A coalition of upstate theaters said Tuesday they have assurances from Gov. Andrew Cuomo’s administration that potential private casinos in New York will be required to partner with local arts organizations rather than compete with them.
Upstate Theaters for a Fair Game, a group representing a dozen upstate performing arts centers, had raised concerns over a proposed amendment to the state Constitution to allow for up to seven private casinos in New York, with the first four slated for upstate.
Private casinos in New York are contingent on whether voters approve the constitutional change on Nov. 5. In nearby Connecticut and Rhode Island, resort-style casinos have been able to offer more money for touring acts, cutting into the number of events offered at non-profit theaters each year, the group said.
On Tuesday, the state Gaming Commission issued a statement in response to the group’s concerns, saying any potential operators would be required to enter into a partnership with local theaters and arenas in order to bid on New York’s casinos.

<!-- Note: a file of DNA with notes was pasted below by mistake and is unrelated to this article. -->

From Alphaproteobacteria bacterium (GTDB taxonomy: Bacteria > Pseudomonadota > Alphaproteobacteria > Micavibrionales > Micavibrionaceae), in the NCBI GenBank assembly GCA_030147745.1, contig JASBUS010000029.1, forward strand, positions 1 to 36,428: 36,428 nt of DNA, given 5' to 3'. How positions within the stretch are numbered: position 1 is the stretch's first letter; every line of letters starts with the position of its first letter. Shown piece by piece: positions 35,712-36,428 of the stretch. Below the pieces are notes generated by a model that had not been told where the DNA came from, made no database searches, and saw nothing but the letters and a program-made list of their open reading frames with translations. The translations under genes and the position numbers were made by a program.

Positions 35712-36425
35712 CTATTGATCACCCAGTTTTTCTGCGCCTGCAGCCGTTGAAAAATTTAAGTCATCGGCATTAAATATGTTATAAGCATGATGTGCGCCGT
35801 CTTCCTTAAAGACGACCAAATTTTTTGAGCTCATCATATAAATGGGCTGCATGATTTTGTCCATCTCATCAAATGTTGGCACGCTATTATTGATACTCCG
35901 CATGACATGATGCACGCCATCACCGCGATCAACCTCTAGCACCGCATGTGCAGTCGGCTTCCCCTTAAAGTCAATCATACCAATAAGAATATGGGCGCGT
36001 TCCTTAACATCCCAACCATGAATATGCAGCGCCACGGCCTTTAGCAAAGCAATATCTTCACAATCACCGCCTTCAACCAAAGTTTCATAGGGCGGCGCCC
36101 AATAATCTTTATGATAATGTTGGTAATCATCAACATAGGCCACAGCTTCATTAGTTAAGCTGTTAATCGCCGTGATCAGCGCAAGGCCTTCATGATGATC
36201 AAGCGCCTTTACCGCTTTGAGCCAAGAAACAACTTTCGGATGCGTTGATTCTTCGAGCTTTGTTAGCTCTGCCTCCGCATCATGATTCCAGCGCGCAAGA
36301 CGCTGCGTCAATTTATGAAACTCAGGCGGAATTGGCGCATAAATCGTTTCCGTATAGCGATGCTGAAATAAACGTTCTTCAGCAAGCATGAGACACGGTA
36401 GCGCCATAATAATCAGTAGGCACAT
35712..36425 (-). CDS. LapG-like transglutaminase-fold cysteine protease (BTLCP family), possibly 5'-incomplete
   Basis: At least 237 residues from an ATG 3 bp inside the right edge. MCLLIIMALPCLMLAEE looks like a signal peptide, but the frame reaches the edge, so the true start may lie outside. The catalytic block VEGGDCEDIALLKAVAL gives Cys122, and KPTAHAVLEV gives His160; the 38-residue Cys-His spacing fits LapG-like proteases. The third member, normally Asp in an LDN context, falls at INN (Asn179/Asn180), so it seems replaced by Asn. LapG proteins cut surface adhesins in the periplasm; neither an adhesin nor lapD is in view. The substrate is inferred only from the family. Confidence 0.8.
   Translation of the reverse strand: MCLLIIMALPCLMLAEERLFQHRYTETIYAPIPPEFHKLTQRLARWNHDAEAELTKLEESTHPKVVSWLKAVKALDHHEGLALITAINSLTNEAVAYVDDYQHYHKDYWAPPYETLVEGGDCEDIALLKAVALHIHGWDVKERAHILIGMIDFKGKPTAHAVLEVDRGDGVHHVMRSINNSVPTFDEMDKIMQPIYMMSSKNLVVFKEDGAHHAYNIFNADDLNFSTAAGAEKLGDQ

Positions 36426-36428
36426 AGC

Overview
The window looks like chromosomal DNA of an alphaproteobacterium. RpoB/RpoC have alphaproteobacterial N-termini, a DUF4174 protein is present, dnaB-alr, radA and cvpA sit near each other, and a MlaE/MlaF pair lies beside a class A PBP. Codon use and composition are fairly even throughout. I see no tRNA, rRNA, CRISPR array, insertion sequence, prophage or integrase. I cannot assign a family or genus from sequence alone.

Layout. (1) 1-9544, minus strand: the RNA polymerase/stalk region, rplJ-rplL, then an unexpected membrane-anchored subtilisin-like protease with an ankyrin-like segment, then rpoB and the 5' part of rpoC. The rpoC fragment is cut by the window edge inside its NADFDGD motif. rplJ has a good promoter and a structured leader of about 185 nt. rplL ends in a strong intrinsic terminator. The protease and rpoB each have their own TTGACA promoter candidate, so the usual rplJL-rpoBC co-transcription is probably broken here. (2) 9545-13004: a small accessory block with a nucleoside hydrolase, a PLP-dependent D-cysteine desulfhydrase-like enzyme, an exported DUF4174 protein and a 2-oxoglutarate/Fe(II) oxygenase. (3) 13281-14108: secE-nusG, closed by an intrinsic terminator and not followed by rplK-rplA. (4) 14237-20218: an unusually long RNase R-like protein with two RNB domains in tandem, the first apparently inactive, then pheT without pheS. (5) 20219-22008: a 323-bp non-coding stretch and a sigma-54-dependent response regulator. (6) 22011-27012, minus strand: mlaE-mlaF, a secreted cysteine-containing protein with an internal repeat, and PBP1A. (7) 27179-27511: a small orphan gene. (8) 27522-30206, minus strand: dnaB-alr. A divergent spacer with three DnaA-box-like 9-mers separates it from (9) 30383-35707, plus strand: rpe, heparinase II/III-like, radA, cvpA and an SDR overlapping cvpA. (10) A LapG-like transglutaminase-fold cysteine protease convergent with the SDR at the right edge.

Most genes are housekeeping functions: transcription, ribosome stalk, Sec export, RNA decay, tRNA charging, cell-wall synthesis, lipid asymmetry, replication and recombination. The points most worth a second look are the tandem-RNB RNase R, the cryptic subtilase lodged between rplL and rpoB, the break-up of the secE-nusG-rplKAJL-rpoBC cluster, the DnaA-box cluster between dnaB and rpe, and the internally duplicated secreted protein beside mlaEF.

“We will work with the coalition to address all of its concerns regarding language in the (casino Request for Proposals) that ensures that no casino operator can successfully bid for a New York casino license unless it has a signed partnership agreement with live entertainment venues in the local market in consultation with the Upstate Theater Coalition,” said Robert Williams, the acting executive director of the Gaming Commission. “We believe any new gaming resorts must and will provide a major boost for our existing and historic live entertainment venues.”
That news was welcomed by the coalition, which includes representatives from the State Theatre of Ithaca, the Bardovan 1869 Opera House in Poughkeepsie, the Ulster Performing Arts Center in Kingston and the Clemens Center in Elmira. The group had been pushing for input on booking acts for the potential casinos, as well as limits on the size of entertainment venues at the gambling operations.
“We are both grateful and fully prepared to participate in all steps of the process for this to be successful,” said Phillip Morris (pictured), chair of the theater group and CEO of Proctors in Schenectady.